Journal of Nursing Education

Major Article 

The Challenges of Inclusivity in Baccalaureate Nursing Programs

Catherine Y. Read, PhD, RN; Judith A. Vessey, PhD, RN, FAAN; Angela Frederick Amar, PhD, RN, FAAN; Donna M. Cullinan, MS, FNP-BC

Abstract

Nurse educators must meet the challenge of preparing a new generation of nurse leaders who can address the health care needs of an increasingly multicultural society. Institutional culture change that promotes inclusivity develops in response to an intentional embracement of diversity and is key to the success of any program initiatives. Providing resources for students can backfire if they experience the negative consequences of labeling, if incentives are distributed without thoughtful consideration of the related expectations, and if the advising system focuses on prescriptive, rather than developmental, principles. A deficit-thinking perspective that brands a student as at risk can undermine the goal of providing support. Faculty must engage in open discussions about labels, underlying assumptions about student aptitudes, and strategies for ensuring student success. Most importantly, faculty must actively solicit and seriously consider the students’ accounts of their experiences and perspectives on changes that would make the climate more welcoming. [J Nurs Educ. 2013;52(4):185–190.]

Dr. Read is Associate Dean and Associate Professor, Dr. Vessey is Lelia Holden Carroll Professor in Nursing, and Ms. Cullinan is Assistant Clinical Professor, Boston College William F. Connell School of Nursing, Chestnut Hill, Massachusetts; and Dr. Amar is Associate Professor, Nell Hodgson Woodruff School of Nursing, Emory University, Atlanta, Georgia.

The authors have disclosed no potential conflicts of interest, financial or otherwise.

Address correspondence to Catherine Y. Read, PhD, RN, Associate Dean, Associate Professor, Boston College William F. Connell School of Nursing, Cushing Hall, 140 Commonwealth Avenue, Chestnut Hill, MA 02467; e-mail: readca@bc.edu.

Received: August 31, 2012
Accepted: November 28, 2012
Posted Online: February 25, 2013

Abstract

Nurse educators must meet the challenge of preparing a new generation of nurse leaders who can address the health care needs of an increasingly multicultural society. Institutional culture change that promotes inclusivity develops in response to an intentional embracement of diversity and is key to the success of any program initiatives. Providing resources for students can backfire if they experience the negative consequences of labeling, if incentives are distributed without thoughtful consideration of the related expectations, and if the advising system focuses on prescriptive, rather than developmental, principles. A deficit-thinking perspective that brands a student as at risk can undermine the goal of providing support. Faculty must engage in open discussions about labels, underlying assumptions about student aptitudes, and strategies for ensuring student success. Most importantly, faculty must actively solicit and seriously consider the students’ accounts of their experiences and perspectives on changes that would make the climate more welcoming. [J Nurs Educ. 2013;52(4):185–190.]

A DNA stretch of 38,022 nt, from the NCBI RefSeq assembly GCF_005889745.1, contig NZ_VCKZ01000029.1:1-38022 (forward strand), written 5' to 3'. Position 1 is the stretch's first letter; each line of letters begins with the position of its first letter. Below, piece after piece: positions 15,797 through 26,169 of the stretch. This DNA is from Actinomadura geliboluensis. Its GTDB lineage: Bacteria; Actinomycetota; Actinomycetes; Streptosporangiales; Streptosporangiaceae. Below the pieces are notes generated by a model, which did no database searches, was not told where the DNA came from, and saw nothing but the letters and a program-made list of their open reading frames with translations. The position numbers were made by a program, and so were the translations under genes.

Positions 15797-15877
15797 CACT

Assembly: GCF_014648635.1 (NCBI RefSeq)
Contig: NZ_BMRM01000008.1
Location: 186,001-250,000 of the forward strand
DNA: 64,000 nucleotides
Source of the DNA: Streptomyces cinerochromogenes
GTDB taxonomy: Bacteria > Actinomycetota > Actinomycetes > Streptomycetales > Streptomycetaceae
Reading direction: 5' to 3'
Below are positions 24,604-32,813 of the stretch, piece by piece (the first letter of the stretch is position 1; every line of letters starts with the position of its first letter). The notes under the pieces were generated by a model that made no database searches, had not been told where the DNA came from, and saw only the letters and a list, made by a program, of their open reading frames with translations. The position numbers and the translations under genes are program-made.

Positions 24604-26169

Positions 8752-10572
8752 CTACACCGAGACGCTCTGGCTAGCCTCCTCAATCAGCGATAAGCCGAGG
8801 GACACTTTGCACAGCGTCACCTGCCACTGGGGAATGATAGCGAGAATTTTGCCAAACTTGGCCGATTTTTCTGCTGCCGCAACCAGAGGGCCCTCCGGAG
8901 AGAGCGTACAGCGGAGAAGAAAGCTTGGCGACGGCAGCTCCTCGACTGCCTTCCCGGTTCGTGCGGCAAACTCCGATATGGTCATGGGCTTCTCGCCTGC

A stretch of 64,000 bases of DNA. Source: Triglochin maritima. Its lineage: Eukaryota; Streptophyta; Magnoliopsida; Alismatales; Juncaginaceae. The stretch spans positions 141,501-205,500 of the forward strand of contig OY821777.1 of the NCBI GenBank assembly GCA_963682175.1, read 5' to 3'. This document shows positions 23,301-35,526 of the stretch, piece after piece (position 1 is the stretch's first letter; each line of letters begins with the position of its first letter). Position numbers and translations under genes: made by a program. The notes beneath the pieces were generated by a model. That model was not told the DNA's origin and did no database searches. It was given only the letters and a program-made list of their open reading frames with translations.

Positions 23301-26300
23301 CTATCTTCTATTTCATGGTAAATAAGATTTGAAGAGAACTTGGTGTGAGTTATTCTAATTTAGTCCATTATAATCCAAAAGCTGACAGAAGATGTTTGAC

Dr. Read is Associate Dean and Associate Professor, Dr. Vessey is Lelia Holden Carroll Professor in Nursing, and Ms. Cullinan is Assistant Clinical Professor, Boston College William F. Connell School of Nursing, Chestnut Hill, Massachusetts; and Dr. Amar is Associate Professor, Nell Hodgson Woodruff School of Nursing, Emory University, Atlanta, Georgia.

The authors have disclosed no potential conflicts of interest, financial or otherwise.

Address correspondence to Catherine Y. Read, PhD, RN, Associate Dean, Associate Professor, Boston College William F. Connell School of Nursing, Cushing Hall, 140 Commonwealth Avenue, Chestnut Hill, MA 02467; e-mail: readca@bc.edu.

Received: August 31, 2012
Accepted: November 28, 2012
Posted Online: February 25, 2013

Nursing school faculty and administrators can relate to a scenario in which the academic performance of students brings them to attention early in the program. Whether it is a review of standardized test scores or the first examination grade in a course, nursing faculty are adept at determining signs that a student may be at risk for difficulty. Although many students meet these criteria, students from diverse cultural backgrounds, often the first in their family to attend college, frequently have academic difficulties and face unique challenges in our institutions. They may have trouble navigating the academic and social landscapes of a university, even if they were successful in high school. Without early identification and meaningful intervention, these students frequently drop out. Yet, it is these students who must thrive if nursing is to fully address the challenges of its increasingly diverse population.